1) Apple II

2) Basic Prompt

Using only the instructions provided, can you crash the Apple II?

I'm curious if this is even possible because I have only ever programmed the machines in an Emulator, and I thought it would be cool to see what was possible on the Apple II in real life, as I am under the impression the machine had no memory protections.

For instance, with the PEEK command, I am under the impression that you could actually sweep it through the entire memory of the machine and not trigger a crash.

  • 2
    Can you define what kind of "crash" you're looking for? I recall saying "load" but forgetting a filename on my 2c would hang forever for a nonexistent tape drive, and presumably you could poke values into memory to cause all kinds of failures… – user616 Jul 22 '16 at 19:50
  • Hopefully a little more theatrical than that :) dumping memory and showing an error would be fun. – baordog Jul 22 '16 at 19:55
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    If we are allowing POKE, then any sort of undefined behaviour is possible, from video glitch crashes to hangs to reboots, I'm sure. – user12 Jul 22 '16 at 23:46
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    @jdv: A lot of locations on the Apple ][ and Apple // are triggered on access rather than on write (limiting actions to writes would require adding an extra gate), so peek can be plenty disruptive on that platform. – supercat Jul 25 '16 at 18:47
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    If we are allowing call, there's no end to the havoc you could wreak :-) For example, you could poke an infinite loop into memory somewhere and then just call it. – user6464 Nov 23 '18 at 1:40

Applesoft is usually fairly well-behaved. For instance, this will give an OUT OF MEMORY error:

10 GOSUB 20
20 GOTO 10

However, there are many Applesoft bugs, mostly benign. Wikipedia mentions a couple that "crash":

  • A deficiency in Applesoft's error-trapping with ONERR means that the system stack would not be reset if an error-handling routine did not invoke RESUME, potentially leading to a crash.
  • Due to a short-cut in the programming of the overflow test when evaluating 16 bit numbers, entering any number from 437760 to 440319 for a new line number at the BASIC prompt will cause Applesoft to crash, usually to a monitor prompt.

E.g. for the second one you can just type the following and press return:


Crash behaviour is unpredictable because (a) as you say, there is no memory protection - if the CPU starts executing arbitrary memory locations then "anything" can happen, and (b) I/O is memory-mapped - even just reading memory can cause problems. The following will usually hang the machine:


Uninitialized RAM will be a mix of #$00 and #$FF. If the CPU executes #$00 (i.e. BRK) the break vector($FFFE/$FFFF) might point to $0000, which could be anything - leading to another BRK etc.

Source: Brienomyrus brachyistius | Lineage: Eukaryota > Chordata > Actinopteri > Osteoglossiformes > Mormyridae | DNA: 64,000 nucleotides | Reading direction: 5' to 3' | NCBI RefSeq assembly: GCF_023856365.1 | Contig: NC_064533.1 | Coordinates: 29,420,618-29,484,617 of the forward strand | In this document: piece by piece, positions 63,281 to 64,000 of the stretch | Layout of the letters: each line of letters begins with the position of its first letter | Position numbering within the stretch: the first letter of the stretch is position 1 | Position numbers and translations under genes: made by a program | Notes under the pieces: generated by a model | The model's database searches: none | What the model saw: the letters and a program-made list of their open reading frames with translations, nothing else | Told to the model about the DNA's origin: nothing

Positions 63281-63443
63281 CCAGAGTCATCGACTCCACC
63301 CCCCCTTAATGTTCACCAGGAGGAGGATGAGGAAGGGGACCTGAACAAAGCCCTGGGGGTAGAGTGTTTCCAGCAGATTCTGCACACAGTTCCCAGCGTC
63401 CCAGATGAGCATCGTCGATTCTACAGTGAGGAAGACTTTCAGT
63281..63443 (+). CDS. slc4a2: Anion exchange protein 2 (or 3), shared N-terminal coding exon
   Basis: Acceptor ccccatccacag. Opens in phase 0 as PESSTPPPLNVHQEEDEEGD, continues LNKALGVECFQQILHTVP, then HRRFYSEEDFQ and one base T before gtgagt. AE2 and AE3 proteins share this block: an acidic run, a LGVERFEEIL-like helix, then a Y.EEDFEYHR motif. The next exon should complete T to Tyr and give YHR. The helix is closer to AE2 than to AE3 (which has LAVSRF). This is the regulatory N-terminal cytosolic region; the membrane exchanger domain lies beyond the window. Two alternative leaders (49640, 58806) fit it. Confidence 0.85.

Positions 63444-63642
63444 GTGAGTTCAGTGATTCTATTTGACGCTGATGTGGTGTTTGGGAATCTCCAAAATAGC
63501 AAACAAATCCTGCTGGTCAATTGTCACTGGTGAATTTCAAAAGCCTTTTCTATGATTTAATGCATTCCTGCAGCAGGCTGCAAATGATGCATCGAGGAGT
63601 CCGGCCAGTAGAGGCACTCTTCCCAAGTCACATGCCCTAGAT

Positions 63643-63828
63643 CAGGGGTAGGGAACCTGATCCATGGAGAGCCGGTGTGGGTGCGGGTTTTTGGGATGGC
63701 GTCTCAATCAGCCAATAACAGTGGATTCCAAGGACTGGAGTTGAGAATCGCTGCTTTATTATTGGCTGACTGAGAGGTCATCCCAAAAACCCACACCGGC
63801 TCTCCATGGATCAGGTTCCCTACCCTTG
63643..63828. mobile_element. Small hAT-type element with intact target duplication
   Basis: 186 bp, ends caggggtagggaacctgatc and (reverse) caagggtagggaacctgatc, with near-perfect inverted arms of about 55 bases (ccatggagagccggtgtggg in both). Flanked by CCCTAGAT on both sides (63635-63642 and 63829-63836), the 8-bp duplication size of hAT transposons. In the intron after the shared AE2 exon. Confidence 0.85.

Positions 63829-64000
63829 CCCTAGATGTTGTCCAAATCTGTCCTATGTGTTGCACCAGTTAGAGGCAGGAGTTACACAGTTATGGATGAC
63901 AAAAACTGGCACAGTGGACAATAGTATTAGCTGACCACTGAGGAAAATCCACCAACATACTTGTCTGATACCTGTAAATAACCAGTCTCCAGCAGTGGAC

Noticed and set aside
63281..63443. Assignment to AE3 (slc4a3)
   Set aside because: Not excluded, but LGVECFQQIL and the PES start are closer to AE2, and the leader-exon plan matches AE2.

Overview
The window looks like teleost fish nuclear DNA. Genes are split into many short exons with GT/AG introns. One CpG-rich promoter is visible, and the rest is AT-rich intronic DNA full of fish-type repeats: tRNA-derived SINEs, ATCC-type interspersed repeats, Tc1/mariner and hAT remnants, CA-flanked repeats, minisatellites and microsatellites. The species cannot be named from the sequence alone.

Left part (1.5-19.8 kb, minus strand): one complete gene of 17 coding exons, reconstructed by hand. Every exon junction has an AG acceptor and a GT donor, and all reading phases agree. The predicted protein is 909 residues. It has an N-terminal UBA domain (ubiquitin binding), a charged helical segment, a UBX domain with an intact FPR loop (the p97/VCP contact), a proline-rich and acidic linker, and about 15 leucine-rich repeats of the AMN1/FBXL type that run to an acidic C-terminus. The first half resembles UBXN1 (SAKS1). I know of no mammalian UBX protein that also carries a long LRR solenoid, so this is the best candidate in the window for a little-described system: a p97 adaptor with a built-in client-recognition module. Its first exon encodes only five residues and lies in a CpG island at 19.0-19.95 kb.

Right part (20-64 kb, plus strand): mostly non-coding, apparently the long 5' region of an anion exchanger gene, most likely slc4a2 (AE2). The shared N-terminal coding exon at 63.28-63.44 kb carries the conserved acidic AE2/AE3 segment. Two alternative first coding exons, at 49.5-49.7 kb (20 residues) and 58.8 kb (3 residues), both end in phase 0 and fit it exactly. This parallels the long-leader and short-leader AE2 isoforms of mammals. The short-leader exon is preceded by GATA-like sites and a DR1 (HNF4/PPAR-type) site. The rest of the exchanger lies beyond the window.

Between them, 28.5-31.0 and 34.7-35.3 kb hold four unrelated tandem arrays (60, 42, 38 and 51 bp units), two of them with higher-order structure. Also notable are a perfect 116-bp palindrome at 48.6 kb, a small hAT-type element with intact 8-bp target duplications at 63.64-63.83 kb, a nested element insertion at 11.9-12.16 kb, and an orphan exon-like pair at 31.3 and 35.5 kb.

On a NMOS 6502 (not 65C02) various opcodes actually hang the CPU:


If you want to see what a BRK crash looks like:


It will print the BRK address + 2, A/X/Y registers, P status register, and stack pointer. E.g:

0302-    A=03 X=9D Y=00 P=36 S=F2
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  • What's special about the range $6AE00 to $6B7FF? I've seen such behavior, but find myself bewildered as to what would cause it to yield wackiness? My guess would be that code that looks for line numbers to be below 65280 [$FF00] decides that the above values meet that criterion, but that the decimal-to-binary conversion somehow ends up yielding values in that range. Since the system tests for immediate mode by looking for the MSB of the line number being $FF, having the system inconsistently think a line is or isn't immediate mode could wreak havoc on things. – supercat Dec 15 '16 at 16:11
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    @supercat The range $AB00 to $ABFF, which is 43776 to 44031, when followed by an additional decimal digit (0-9), triggers the bug. Look at my answer for the details on the actual bug (it's much too long for a comment). – Mitchell Spector Dec 15 '16 at 20:58
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    also 'PRINT 5+"A"+-5' (i.e. positive number+string+negative number) will crash Basic, but in a way that can be intercepted by placing a jump at $0001. – peter ferrie Feb 12 '17 at 3:02

As mentioned by @NickWestgate, there's an error in processing line numbers in Applesoft BASIC that causes a crash for line numbers between 437760 and 440319 (a 16-bit number with high byte $AB, followed by a decimal digit 0-9). This is supposed to cause a SYNTAX ERROR. Because the 6502 has a limited-range relative branch, the actual syntax-error routine is out of range. What's typically done is to find a nearby absolute JMP, and use a relative branch to that instead. Unfortunately, there wasn't a nearby absolute JMP to the syntax error routine, and the developer took a shortcut: there happens to be a branch to the syntax error routine that's within range, but it's a CMP followed by a BNE which will only branch if the accumulator is not equal to #TOKEN.GOTO, which happens to be $AB.